-in the very short term, namely in July this year, to facilitate access to parking for the CHPG. As such, a special lane will be specifically created.
-as part of the moving plan which will be implemented within the CHPG, to reserve a large number of parking spaces, by the end of 2012, for staff members that will be delivered in the Saint Antoine designated development area, which will enable the same number of spaces to be made available on site for visitors.
Activity-based payment system, known as T2A
Ä This is one of the three systems to finance a hospital. The two others are: per diem fee (currently applicable to the CHPG and no longer used in France since 1984) and overall budget (fixed yearly allocation, no longer used in France since 2004).
Ä The T2A system was applied to French hospitals for the first time in 2004, as the French Social Security did not wish to reimburse days of hospitalisation or pay an overall budget blindly, but instead pay the hospital according to: the type, number and complexity of the pathologies treated
Ä The T2A system is a tariff-based payment system as well as an activity-based payment system. It encourages reduced “production costs” for hospital activities by remunerating the latter with rates established by France, so as not to exceed an overall level of pre-determined health insurance expenditure each year.
Ä The T2A system concerns hospitalisation activities in Medicine, Surgery and Obstetrics (not Geriatrics or Psychiatry, at least not for the moment).
Ä Illnesses are classified according to type in close to 2,300 homogenous groups of patients (GHM), i.e. pathologies which have similar characteristics from a medical and economic point of view (cost of treatment).
Ä For a stay for a patient classified in a given homogenous group of patients, a hospital is reimbursed according to a rate fixed by the French authorities in the same way as for all the hospitals in the neighbouring country. If in a given year, the volume of hospital stays increases to such an extent as to compromise the annual hospital expenditure budget that the Social Security can finance, then the reimbursement rates may be decreased.
Ä Certain hospital costs are financed separately in the T2A system; firstly, the most expensive drugs and surgical prostheses and secondly, missions of general interest that a hospital fulfils without this being able to be quantified or priced during a patient’s stay: this may concern for example, public service missions, the impact of the social difficulties for some patients or teaching, research and medical innovation.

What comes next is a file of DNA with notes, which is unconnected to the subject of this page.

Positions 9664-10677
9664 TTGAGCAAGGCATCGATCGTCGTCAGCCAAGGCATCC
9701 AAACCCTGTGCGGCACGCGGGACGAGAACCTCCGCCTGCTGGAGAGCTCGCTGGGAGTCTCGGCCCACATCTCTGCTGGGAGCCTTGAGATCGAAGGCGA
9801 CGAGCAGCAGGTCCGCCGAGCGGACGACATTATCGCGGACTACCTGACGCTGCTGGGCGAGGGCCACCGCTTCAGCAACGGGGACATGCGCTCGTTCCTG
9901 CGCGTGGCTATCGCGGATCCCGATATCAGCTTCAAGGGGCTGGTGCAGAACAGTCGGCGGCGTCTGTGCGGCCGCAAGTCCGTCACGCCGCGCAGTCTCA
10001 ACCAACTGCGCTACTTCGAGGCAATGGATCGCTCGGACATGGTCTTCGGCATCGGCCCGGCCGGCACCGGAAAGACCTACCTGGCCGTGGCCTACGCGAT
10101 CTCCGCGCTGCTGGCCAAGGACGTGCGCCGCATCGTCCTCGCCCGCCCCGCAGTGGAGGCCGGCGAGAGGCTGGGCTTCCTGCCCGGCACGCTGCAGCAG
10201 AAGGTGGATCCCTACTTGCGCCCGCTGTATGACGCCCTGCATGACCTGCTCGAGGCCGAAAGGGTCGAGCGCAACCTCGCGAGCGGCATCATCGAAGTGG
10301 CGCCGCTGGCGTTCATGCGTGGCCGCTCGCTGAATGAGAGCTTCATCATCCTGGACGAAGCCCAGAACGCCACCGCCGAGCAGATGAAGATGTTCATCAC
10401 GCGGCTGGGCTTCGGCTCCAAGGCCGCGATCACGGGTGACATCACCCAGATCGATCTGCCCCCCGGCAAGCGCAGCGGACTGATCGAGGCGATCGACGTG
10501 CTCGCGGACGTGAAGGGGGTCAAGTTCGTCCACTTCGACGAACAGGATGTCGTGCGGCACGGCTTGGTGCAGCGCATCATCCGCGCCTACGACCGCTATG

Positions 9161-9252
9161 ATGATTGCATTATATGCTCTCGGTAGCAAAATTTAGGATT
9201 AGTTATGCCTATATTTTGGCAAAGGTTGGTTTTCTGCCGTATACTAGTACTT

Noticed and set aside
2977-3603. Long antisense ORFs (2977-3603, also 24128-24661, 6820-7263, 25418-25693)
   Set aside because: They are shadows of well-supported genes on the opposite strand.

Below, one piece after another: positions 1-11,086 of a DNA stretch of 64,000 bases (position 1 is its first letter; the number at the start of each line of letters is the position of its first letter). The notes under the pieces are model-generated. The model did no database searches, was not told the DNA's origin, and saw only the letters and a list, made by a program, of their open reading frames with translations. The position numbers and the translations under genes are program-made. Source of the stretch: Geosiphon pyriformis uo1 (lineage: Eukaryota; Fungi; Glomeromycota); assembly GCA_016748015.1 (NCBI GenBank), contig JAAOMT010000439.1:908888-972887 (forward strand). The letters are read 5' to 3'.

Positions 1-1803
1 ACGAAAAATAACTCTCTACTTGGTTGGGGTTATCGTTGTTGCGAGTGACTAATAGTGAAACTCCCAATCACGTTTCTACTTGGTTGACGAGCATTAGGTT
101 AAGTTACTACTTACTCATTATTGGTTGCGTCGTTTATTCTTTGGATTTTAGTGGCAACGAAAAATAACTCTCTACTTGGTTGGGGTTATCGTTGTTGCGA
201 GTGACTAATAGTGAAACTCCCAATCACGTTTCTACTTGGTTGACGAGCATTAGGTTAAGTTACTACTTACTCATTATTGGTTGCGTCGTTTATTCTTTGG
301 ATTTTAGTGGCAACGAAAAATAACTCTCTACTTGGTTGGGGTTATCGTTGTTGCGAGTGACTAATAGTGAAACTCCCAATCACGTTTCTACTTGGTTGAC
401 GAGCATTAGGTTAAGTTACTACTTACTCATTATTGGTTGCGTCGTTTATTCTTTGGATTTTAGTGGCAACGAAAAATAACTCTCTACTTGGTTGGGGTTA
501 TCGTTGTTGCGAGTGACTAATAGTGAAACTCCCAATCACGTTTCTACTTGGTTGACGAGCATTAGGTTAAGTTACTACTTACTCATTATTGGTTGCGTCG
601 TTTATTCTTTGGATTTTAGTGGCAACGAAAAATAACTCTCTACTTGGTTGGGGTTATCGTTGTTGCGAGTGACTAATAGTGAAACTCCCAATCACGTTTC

What are the consequences?
Ä Reduced revenue: The T2A system is significantly less remunerative than the per diem system.
Ä An impact on the hospital’s resources and expenditure: The T2A system reimburses hospitals according to the standard costs defined for each pathology group (GHM rates) and not the real cost incurred for each hospital. Consequently, this financing system forces hospitals that are used to a high level of resources to spend less.
Ä An impact on the hospital’s organisation: the T2A system encourages reduced hospitalisation periods. If a stay is longer than that which is strictly necessary from a medical point of view, the hospital will only be paid the standard reimbursement rate corresponding to the pathology treated, and will have to incur any extra costs relating to the extended hospitalisation stay.
In short, the T2A system is a financing system that gives fewer resources to hospitals than the per diem pricing system. France, which applies the system to its own hospitals, would like stays concerning French patients hospitalised at the CHPG to be reimbursed to the latter by the French Social Security at the same rates as French hospitals (all the more since they represent approximately 62% of the CHPG’s hospitalisation revenue). French hospitals experienced a significant increase in their deficit upon the switchover to the T2A system: the same will apply to the CHPG.